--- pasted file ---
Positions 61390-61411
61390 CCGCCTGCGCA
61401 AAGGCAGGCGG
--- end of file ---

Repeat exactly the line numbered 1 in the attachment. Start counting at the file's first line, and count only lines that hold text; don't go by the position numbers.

Positions 61390-61411